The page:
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Why do we like "destroyed" fashion?

When wear and tear is the texture of our individuality

Why do we like destroyed fashion? When wear and tear is the texture of our individuality
Rick Owens SS22
Miu Miu SS22
Balenciaga SS23
Gucci FW21
Diesel FW22
Rick Owens SS22
Givenchy FW22

The first reaction to Balenciaga's Paris Sneakers was outrage, followed closely by a social blizzard of accusations and controversy. Then, the Georgian designer thought well of deteriorating Stan Smiths on his latest runway show with adidas, arousing the curiosity of the most astute eyes. In 2020, it was the turn of Gucci, which with a pair of ripped 140€ tights - instantly sold out - stirred up a media fuss of outraged ravenous for explanations, while Alessandro Michele watched his socks, created in the name of fashion's transience, scatter among the most famous celebrities. But the first to lay the groundwork for this controversial fashion trend was John Galliano, whose Dior SS2000 inspired by the clochards of the Parisian suburbs earned him a parody in the film Zoolander, as well as a myriad of protests from homeless communities around the world. But the success of "destroyed" fashion goes far beyond the resentment and disappointment of the general public. Underlying the principles of luxury is the inaccessibility of the product: the more unattainable it is, the more we desire it, the more we take action to obtain it. 

According to the "trickle down" theory, formulated by Georg Simmel in the late 19th century, the high fashion of the upper classes "trickles down" to the lower classes, who try to imitate it. With the emergence of ready-to-wear, the mechanism has been reversed, styles are no longer generated in high society, but from the lower social classes: high fashion has only to reinterpret, in an aesthetic key, the voice of the people. Demna has done nothing more than stick to the "bubble up" theory, as the biggest fashion brands have been wont to do for more than sixty years, but in his shrewd marketing move he has leveraged a psychological component that is rarely, these days, solicited. The Paris Sneakers, as well as Yohji Yamamoto's shredded mohair or Maison Margiela's frayed socks, are not just a guilty pleasure of "rich people who want to dress poor," as the social crowd has railed. It would be too limiting to think that more than 150 years of fashion history today is summed up in a mocking media strategy, and it would be equally reductive to label Balenciaga's latest product as yet another mere provocation.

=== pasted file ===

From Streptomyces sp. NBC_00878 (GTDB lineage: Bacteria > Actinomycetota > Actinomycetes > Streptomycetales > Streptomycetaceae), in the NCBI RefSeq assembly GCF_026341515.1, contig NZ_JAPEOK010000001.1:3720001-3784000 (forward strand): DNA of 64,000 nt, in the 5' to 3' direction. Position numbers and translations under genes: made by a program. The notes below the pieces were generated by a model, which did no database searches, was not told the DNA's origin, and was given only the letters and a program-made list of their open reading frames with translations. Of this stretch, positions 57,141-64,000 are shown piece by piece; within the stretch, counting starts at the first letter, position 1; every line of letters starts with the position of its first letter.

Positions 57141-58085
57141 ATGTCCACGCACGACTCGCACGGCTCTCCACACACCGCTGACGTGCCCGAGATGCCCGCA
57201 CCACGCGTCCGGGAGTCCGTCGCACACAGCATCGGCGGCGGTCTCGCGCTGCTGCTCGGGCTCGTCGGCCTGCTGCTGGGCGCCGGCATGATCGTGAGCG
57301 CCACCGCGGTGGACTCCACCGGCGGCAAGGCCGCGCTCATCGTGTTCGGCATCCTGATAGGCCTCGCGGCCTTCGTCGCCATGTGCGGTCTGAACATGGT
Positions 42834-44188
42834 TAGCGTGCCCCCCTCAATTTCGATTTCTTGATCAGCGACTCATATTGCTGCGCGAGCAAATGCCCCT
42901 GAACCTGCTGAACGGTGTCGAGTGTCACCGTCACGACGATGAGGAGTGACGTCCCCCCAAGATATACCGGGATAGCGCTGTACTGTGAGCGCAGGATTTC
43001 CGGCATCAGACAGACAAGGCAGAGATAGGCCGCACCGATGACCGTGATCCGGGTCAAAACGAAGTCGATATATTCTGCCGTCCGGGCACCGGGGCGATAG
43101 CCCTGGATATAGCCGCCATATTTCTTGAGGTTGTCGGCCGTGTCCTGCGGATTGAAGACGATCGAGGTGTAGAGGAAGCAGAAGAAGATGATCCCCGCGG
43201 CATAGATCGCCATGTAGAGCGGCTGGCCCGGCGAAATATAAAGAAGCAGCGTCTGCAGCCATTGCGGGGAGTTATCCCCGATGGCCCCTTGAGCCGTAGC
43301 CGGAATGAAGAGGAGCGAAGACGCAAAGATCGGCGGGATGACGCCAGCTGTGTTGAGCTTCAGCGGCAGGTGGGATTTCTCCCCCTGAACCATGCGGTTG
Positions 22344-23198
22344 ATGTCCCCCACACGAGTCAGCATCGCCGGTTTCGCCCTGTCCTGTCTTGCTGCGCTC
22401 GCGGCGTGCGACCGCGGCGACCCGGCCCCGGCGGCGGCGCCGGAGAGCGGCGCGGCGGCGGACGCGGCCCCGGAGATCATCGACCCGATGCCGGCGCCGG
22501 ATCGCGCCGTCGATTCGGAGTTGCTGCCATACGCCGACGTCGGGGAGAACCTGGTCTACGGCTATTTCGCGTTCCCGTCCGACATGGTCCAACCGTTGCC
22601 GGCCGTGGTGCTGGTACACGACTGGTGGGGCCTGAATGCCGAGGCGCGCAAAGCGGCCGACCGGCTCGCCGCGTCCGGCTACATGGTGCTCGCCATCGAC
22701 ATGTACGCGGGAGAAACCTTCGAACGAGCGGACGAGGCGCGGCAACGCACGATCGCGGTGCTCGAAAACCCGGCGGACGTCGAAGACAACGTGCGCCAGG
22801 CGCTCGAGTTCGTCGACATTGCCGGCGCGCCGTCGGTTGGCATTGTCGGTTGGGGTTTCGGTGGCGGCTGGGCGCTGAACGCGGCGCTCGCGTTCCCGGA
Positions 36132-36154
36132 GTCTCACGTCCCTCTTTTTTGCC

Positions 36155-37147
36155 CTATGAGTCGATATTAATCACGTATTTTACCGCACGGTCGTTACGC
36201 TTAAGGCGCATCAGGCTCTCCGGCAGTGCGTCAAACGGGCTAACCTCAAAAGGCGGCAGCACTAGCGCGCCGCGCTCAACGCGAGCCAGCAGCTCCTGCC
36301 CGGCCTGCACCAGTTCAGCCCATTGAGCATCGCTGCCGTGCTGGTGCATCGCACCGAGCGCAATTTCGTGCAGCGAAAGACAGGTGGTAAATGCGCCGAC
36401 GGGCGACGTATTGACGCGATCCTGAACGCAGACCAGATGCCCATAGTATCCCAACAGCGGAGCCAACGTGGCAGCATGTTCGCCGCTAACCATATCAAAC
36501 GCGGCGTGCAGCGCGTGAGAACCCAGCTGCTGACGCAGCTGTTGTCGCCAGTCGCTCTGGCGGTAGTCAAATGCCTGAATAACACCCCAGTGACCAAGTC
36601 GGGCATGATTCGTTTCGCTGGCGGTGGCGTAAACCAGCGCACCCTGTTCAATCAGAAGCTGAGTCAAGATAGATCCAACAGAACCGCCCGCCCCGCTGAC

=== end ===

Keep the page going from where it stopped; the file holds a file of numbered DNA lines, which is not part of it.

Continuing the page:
Givenchy FW22
Miu Miu SS22
Rick Owens SS22
Balenciaga SS23
Gucci FW21
Diesel FW22
Rick Owens SS22

If destroyed and imperfect fashion is replacing glossy luxury, the reason is at the origins of our individuality. How many of us, during our adolescence, were really carefree? Just asking this question is enough to advance a step toward understanding this latest, paradoxical turn of ugly fashion. Not everyone feels free to express who they really are, but almost everyone wants to show that they are authentic and irreplaceable, flaunting a series of flaws that act as a guarantor for their uniqueness. The allure of destroyed fashion makes its way into our desires like a fetish and connects with our rebellious and nonconformist urges. But even before fashion, the Art Brut ("raw art") of 1945 collected artworks by marginalized artists, confined to psychiatric hospitals and prisons, completely impervious to the aesthetic and collective norms of the time.

Spontaneous and self-taught creations, born solely from the impulse of artists "in spite of themselves," stood on a par with canonically recognized works of art, while ignoring the norms of traditional artistic beauty. Their strength, which over the years has influenced a multitude of artistic currents from Pop Art to graffiti art, lies in their ability to transform something ugly into an unattainable work of art through a primitive cry of suffering and rebellion. In the same way, deteriorated, torn, and worn fashion gives voice to a transgressive side of our personality that we communicate through style: through a "destroyed" dress we share with the world all those imperfections that we are used to hide, but that make our story unique and interesting. Paraphrasing Balenciaga's latest slogan, a deteriorated dress lasts forever, and we like it precisely because it has something to tell.